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Vermont to Become Third State to Legalize Doctor-Prescribed Death

Following an epic battle of life vs. death, the State of Vermont passed a law which allows a doctor to prescribe a lethal dose of medication to a patient who is terminally ill. Governor Shumlin is expected to sign the measure into law. A strong, committed coalition of opponents, which included Wisconsin Right to Life, fought valiantly for over 10 years to keep doctor-prescribed suicide at bay. The 2012 elections and a Governor who ran on a platform of doctor-prescribed suicide prevailed, and Vermont will now join Washington and Oregon as states where doctors can prescribe lethal meds.

The new Vermont law is crafted after the Oregon law but has a sunset provision which allows government guidelines to expire after three years, leaving doctors free to do as they please. Guidelines in Oregon have proven to be weak, but Vermont will not even have those.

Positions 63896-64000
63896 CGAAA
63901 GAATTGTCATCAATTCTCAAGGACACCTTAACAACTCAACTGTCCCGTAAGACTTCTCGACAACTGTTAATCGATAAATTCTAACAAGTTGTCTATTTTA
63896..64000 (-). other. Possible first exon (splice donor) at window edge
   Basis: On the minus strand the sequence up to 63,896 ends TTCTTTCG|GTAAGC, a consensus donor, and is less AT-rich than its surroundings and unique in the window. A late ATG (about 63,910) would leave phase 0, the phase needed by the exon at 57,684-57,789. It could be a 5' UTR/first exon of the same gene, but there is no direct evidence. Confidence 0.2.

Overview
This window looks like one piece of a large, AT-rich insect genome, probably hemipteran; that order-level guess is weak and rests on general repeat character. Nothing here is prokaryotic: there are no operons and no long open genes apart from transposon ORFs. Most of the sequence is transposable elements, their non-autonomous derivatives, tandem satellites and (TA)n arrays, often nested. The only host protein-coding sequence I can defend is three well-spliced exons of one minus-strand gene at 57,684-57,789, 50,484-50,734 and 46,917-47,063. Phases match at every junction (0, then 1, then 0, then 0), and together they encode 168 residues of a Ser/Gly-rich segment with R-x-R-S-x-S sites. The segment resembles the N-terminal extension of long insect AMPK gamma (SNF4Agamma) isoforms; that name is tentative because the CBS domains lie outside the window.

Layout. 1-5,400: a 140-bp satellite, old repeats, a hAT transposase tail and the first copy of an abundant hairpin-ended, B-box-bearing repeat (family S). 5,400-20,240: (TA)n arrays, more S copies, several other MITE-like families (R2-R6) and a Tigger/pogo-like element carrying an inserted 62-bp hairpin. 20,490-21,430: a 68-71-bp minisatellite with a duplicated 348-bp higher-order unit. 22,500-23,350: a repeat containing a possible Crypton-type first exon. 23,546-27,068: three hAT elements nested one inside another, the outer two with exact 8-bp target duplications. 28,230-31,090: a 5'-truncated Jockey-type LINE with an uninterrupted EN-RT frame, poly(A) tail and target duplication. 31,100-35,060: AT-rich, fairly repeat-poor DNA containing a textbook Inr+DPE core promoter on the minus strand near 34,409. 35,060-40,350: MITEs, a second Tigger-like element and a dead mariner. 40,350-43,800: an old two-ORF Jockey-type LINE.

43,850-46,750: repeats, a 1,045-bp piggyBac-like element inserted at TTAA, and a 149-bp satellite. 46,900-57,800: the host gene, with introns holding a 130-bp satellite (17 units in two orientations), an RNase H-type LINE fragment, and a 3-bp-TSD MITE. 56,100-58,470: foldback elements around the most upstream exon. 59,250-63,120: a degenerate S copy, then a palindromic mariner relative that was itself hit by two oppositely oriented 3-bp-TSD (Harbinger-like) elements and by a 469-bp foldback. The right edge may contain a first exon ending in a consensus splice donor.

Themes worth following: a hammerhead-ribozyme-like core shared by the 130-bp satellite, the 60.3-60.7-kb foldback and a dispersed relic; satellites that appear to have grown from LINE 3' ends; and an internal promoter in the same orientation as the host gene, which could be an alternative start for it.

Doctor-prescribed suicide is the prelude to euthanasia and a recipe for elder abuse. Vulnerable patients can be pressured or coerced into requesting suicide pills. Since no medical person is required to be present when the hundreds of pills are taken, a person who will benefit from the patient’s death could be complicit in the death. In Oregon, two patients who requested payment for chemotherapy from the Oregon health department were denied and instead told the State would pay for suicide pills, even though the patients did not request them. Suicide rates are rising nationwide, especially in Oregon, which can be viewed as a natural outcome when suicide becomes a “good.”

Wesley J. Smith predicts that “as the doctor-prescribed death movement advances, its proffered restrictions get progressively weaker.” Activity in numbers of states to legalize death is an ominous trend which must be aggressively fought as Wisconsin Right to Life has done and will continue to do in our state.

Barbara Lyons

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